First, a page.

Today is not a good day. You know those days where it’s hard to get out of bed in the morning, and no matter how many cups of coffee you drink, you never quite seem to wake up? Today, despite having the heating on full blast, the office feels cold (we woke up to snow this morning) and my to-do list looks never-ending. A very large part of me wishes I could have just stayed at home today.
I know why I’m feeling quite so melancholy today – after a very busy November, I’m really not looking forward to the next few weeks. As anyone who follows us on Twitter knows, Stace and I spent last weekend in Paris, celebrating our third anniversary – it was a fantastic long weekend, full of wonderful food, fantastic views and one of the biggest baths I’ve ever seen. In short, it was amazing and I can’t imagine a better way to have celebrated.
This weekend, my mum came to visit, along with her mum and dad – my grandparents. My nan and granddad looked after my cousins, brother and I for many of our childhood summers – when our parents were at work, we’d be off exploring castles or feeding horses or climbing the apple tree in their front garden. They’re role models to me; they work hard, love their family dearly and would protect all of us in a heartbeat. It was absolutely wonderful having them stay. But even better was a full weekend that I could spend with my mum.
I’ve grown from a teenager who never ever got on well with her mother to a 24 year old who seeks her advice on more or less everything in my life. Whether it’s something at work which has upset me, or requests for help when our fridge-freezer broke down, it’s my mum I call. I trust her advice implicitly, and take her opinions of people seriously – her disapproval of old friends has always proved founded, and she has always, always looked out for my best interests. I don’t know what I would do without her.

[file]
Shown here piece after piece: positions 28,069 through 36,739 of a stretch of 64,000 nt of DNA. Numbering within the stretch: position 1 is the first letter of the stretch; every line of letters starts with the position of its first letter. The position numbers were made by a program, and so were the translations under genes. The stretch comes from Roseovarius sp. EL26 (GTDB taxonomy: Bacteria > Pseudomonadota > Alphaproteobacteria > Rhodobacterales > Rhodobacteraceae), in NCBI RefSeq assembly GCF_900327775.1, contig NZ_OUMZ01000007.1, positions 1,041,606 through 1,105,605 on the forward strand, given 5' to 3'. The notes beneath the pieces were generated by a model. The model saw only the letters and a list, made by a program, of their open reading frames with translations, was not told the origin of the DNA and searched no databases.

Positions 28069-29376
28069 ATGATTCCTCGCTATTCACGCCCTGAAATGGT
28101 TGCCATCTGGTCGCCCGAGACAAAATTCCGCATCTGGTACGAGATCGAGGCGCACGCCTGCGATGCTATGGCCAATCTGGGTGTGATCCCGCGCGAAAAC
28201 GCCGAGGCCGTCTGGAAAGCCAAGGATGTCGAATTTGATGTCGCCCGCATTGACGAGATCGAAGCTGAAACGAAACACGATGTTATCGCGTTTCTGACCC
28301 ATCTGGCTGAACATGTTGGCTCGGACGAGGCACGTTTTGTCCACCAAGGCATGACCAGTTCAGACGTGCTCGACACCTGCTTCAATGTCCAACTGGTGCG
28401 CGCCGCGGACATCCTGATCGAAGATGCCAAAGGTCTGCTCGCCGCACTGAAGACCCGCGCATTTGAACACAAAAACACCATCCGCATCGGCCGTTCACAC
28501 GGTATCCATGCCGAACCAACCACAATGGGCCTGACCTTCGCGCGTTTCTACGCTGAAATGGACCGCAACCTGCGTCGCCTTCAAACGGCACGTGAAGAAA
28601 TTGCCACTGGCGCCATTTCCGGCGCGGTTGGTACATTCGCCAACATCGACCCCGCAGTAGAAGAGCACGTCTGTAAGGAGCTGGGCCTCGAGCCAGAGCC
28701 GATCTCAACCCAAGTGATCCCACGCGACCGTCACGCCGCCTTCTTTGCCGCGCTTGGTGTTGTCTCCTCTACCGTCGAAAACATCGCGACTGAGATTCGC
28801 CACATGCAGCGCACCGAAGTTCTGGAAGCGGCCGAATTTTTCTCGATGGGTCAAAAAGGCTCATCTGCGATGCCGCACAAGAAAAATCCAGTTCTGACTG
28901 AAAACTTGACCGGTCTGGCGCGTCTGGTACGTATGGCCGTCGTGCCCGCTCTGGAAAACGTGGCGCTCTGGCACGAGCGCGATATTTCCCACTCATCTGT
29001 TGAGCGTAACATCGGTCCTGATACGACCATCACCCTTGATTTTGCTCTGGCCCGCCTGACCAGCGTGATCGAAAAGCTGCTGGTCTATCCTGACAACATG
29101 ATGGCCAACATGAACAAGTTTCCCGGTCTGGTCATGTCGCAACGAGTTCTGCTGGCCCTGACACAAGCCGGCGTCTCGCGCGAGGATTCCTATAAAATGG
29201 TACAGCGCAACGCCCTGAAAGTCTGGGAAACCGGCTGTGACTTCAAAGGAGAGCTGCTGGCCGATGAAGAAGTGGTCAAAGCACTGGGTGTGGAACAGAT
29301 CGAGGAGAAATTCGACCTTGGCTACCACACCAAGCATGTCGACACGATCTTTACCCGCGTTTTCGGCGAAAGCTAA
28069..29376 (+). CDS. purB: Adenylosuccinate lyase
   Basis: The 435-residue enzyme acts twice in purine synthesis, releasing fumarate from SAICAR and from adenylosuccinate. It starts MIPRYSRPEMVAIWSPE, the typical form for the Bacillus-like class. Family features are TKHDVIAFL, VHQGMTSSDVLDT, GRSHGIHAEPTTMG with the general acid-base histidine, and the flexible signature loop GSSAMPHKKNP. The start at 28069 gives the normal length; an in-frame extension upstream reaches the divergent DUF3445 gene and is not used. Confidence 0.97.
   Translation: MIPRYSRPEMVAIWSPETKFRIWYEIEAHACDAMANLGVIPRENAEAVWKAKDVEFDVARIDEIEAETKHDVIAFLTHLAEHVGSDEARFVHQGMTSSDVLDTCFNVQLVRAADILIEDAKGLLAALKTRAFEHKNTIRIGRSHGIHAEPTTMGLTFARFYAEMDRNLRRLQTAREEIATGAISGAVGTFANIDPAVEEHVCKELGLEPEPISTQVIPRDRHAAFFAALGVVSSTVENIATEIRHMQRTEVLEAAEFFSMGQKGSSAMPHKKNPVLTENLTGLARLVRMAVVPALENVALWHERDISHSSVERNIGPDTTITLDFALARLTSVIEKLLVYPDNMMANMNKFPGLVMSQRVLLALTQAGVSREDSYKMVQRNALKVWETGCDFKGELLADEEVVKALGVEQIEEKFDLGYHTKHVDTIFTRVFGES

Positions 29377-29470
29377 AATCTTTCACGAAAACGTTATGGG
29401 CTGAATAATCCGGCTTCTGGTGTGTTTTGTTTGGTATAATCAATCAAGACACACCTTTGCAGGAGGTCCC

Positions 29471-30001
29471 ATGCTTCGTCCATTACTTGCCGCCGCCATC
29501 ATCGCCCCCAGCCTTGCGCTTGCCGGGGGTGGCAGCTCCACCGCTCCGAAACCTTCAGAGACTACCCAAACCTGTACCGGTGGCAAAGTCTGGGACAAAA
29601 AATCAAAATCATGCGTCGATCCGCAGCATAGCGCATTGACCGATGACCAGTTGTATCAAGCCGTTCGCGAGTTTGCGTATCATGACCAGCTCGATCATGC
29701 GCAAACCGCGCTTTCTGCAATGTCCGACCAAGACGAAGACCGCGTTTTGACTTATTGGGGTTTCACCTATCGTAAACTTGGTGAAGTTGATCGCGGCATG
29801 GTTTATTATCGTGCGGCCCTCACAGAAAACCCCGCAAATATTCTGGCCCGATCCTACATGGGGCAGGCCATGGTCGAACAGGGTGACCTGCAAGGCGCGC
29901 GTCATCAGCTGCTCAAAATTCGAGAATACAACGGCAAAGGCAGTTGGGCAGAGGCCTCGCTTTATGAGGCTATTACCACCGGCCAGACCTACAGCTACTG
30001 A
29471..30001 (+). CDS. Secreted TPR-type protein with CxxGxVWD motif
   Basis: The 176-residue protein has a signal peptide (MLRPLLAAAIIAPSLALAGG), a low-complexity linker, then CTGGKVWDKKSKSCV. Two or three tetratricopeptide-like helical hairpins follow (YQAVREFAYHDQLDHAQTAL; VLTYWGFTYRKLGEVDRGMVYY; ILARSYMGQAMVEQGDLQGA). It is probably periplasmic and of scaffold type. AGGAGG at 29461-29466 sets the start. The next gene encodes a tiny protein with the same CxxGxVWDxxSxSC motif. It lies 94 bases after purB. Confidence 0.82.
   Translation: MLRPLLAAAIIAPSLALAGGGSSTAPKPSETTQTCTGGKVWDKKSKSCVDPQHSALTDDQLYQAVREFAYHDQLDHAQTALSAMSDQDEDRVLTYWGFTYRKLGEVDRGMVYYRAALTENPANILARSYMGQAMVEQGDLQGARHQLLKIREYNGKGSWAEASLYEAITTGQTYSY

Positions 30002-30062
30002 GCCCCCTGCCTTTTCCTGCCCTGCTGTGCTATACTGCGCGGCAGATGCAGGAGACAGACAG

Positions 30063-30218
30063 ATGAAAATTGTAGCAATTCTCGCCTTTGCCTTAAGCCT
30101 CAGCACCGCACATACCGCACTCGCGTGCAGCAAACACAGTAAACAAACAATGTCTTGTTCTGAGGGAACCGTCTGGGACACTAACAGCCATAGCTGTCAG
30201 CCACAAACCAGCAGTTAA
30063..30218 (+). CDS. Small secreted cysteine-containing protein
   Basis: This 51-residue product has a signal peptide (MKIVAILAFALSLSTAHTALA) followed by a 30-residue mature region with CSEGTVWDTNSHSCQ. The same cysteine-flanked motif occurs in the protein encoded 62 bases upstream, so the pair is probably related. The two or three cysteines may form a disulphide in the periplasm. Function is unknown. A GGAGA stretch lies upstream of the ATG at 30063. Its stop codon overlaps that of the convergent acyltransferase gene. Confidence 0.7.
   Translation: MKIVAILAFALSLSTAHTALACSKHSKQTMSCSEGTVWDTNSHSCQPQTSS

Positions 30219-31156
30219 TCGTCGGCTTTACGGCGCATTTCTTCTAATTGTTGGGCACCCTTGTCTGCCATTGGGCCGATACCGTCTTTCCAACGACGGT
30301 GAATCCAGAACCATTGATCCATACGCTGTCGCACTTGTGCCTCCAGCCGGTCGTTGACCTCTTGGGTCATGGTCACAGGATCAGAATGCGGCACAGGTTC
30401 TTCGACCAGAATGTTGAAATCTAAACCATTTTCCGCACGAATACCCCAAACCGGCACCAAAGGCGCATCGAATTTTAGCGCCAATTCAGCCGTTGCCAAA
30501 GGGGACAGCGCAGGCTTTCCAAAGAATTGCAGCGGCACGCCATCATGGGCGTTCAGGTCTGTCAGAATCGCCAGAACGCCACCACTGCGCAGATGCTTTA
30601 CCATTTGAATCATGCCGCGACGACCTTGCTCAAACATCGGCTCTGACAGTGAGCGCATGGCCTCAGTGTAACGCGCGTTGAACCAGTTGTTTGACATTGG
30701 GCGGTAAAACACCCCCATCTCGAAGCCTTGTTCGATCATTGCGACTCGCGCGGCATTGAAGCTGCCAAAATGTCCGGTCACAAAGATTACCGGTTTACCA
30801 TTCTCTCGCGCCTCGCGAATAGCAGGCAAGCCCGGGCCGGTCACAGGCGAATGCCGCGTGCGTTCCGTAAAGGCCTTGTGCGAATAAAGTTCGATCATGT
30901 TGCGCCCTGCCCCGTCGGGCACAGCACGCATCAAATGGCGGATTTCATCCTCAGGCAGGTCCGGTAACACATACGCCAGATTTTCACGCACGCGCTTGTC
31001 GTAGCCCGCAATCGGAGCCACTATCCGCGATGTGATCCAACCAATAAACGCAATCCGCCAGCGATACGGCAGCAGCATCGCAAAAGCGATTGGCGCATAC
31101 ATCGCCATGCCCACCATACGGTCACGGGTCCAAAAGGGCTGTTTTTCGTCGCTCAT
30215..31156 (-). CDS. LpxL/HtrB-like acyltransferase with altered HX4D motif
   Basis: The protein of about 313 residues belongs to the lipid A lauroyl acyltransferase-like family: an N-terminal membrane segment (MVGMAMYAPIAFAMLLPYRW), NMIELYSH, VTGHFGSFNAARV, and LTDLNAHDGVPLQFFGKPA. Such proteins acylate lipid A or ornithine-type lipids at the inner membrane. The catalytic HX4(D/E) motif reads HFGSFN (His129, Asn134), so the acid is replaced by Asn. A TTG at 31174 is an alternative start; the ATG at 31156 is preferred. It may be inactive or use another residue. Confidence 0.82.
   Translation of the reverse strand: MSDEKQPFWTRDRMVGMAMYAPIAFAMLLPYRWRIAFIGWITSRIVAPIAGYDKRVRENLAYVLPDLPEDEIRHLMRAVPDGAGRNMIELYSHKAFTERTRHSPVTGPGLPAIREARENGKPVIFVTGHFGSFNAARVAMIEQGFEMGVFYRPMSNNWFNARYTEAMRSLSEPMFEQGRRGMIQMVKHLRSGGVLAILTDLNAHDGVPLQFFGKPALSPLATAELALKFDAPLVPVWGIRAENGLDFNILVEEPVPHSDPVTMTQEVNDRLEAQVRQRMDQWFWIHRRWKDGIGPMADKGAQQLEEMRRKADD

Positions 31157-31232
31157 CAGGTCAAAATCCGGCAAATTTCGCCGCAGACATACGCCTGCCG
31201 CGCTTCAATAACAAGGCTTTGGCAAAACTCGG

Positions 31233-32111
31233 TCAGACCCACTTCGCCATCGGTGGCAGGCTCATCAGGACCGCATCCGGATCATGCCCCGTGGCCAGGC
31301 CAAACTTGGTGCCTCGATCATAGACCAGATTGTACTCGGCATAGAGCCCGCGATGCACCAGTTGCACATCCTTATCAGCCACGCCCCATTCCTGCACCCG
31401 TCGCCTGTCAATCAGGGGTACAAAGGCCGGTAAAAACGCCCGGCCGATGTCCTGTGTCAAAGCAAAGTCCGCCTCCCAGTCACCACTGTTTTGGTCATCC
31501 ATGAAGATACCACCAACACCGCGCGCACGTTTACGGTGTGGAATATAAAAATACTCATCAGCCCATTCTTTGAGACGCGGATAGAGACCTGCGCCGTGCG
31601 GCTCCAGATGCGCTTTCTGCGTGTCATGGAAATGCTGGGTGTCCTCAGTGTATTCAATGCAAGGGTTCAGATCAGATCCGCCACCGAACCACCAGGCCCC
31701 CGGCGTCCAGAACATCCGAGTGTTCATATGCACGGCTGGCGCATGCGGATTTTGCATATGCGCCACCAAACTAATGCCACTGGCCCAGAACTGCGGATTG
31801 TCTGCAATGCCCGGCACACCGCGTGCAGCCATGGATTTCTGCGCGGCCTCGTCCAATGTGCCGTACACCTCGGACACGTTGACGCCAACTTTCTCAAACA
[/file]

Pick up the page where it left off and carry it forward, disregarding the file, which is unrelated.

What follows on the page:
And as much as I love it when she comes to stay, there is absolutely nothing like the way it feels when she leaves, and I have to start counting down until I’ll next see her. It is the hardest, hardest part of living in Scotland – not being able to sit and catch-up with a cup of tea, wanting a cuddle when something has stressed me out and not being able to have one.
I’ve talked before about my reasons for wanting to be closer to Essex, and whilst my career is important, the real reason that I would love to move down south is just to be nearer to my mum. There is never anything harder than hearing her voice crack as she hugs me goodbye, and yesterday it tipped me over the edge. I was sobbing by the time the airport bus drove out of sight, and on my walk home I’d mentally written my resignation letter for work and packed up all of my stuff so I could move back down south after Christmas.
Now, I don’t expect any sympathy from anyone else when it comes to this. I made the choice to move to Edinburgh with Stacey two-and-a-half years ago, and it’s my decision to stay even now. And I know so many people would love to be in my position – long distance couples who would (and have!) move halfway around the world to be with their other half, taking them far further from their families than I am right now. And I’ve got to say – I don’t know how other people do it, because I am never as miserable as I am when I’ve just said goodbye to my mum.
We had a wonderful weekend – hopefully I’ll share some of the best bits of the weekend soon – and the memories from Paris and Disneyland are still fresh in my mind too – but at the moment, all I want to do is feel sorry for myself, curl up with my girl and start counting down the minutes until I’m home for Christmas.Carley